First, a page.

The new revenue recognition standard under ASC 606 may result in changes to how and when your organization recognizes revenue.  As the impact of adopting the new standard is much greater than strictly an accounting matter, we believe the following are fundamental keys to a successful adoption. 

Approach the implementation as a project

The essential key to successful adoption of the new revenue recognition standard is to approach the implementation like a project.   Because revenue by its nature impacts many aspects of an organization, a project manager to focus on and lead the implementation effort becomes paramount to the project’s success. Identify an internal resource or engage an external professional to serve as the project manager.  Establish a task force by assigning individual company staff from across the organization including accounting, financial reporting, tax, internal audit, sales, IT, legal and human resources to become experts and take the lead on understanding and implementing the new standard.  Executive sponsorship will be crucial to ensure active participation across the organization.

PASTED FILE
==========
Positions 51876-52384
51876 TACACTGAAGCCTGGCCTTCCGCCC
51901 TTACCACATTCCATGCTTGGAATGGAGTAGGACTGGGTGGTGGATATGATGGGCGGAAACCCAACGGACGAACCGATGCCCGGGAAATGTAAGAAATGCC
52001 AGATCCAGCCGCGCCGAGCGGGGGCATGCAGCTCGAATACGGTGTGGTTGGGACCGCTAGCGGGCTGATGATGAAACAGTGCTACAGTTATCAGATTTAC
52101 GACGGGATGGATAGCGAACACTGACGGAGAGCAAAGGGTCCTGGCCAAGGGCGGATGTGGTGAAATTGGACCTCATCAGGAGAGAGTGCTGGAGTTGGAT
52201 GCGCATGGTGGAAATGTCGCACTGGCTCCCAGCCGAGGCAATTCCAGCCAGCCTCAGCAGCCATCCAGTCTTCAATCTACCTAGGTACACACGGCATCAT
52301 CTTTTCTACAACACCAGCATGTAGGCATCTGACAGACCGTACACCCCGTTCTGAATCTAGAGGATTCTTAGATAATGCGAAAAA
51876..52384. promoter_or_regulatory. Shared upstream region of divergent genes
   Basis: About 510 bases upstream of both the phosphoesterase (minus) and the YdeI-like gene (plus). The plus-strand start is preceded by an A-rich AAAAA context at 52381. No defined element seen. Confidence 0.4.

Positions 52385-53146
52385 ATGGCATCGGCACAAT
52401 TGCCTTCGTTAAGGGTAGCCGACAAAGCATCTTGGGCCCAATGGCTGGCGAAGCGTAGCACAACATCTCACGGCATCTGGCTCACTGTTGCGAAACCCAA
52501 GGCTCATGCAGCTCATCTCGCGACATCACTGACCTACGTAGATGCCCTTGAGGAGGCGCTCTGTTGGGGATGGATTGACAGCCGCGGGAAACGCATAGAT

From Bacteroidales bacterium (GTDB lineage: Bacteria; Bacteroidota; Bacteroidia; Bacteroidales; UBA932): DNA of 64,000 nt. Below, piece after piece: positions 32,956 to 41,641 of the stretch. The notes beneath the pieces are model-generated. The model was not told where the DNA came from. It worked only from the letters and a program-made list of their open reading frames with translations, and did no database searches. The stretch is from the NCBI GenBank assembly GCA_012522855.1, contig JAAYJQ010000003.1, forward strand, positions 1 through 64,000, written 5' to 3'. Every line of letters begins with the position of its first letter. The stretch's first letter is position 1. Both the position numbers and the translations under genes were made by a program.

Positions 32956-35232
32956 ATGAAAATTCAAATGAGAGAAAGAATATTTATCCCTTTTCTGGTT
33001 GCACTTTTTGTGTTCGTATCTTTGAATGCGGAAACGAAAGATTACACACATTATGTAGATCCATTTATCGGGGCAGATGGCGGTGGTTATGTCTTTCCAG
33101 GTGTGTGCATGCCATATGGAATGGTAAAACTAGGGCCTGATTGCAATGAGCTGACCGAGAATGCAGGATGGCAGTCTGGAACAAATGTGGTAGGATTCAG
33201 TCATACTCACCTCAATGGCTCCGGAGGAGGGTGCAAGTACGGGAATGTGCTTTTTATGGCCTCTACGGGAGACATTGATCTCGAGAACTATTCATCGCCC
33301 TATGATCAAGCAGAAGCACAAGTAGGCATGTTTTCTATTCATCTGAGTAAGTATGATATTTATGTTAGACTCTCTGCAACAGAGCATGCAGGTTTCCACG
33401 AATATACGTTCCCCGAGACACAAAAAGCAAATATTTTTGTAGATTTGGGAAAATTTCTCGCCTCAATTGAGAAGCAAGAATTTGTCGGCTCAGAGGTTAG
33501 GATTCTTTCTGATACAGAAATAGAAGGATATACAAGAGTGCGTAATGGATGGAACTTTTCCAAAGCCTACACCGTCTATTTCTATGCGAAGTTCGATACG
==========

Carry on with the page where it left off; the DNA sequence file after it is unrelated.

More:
Develop a project plan

Developing a project plan is key to reduce re-work and to eliminate the risk of a failed or unnecessarily painful adoption.  Assume nothing and communicate the project plan throughout the entire organization.  A comprehensive gap analysis should be performed to compare what is required by the new standard to what is currently being done under the existing ASC 605 standard.  The gap analysis should help identify the differences among not only the accounting for revenue, but processes, systems and internal controls.  Include in the project plan a change management program as part of a process to educate all stakeholders both internal to the organization such as C-suite executives and the audit committee of the board of directors; and, those outside the organization including shareholders, analysts and lenders.  The project plan should facilitate focused training across the organization.  Further, the project plan should identify the various work streams from across the functional departments represented by members of the task force identified above.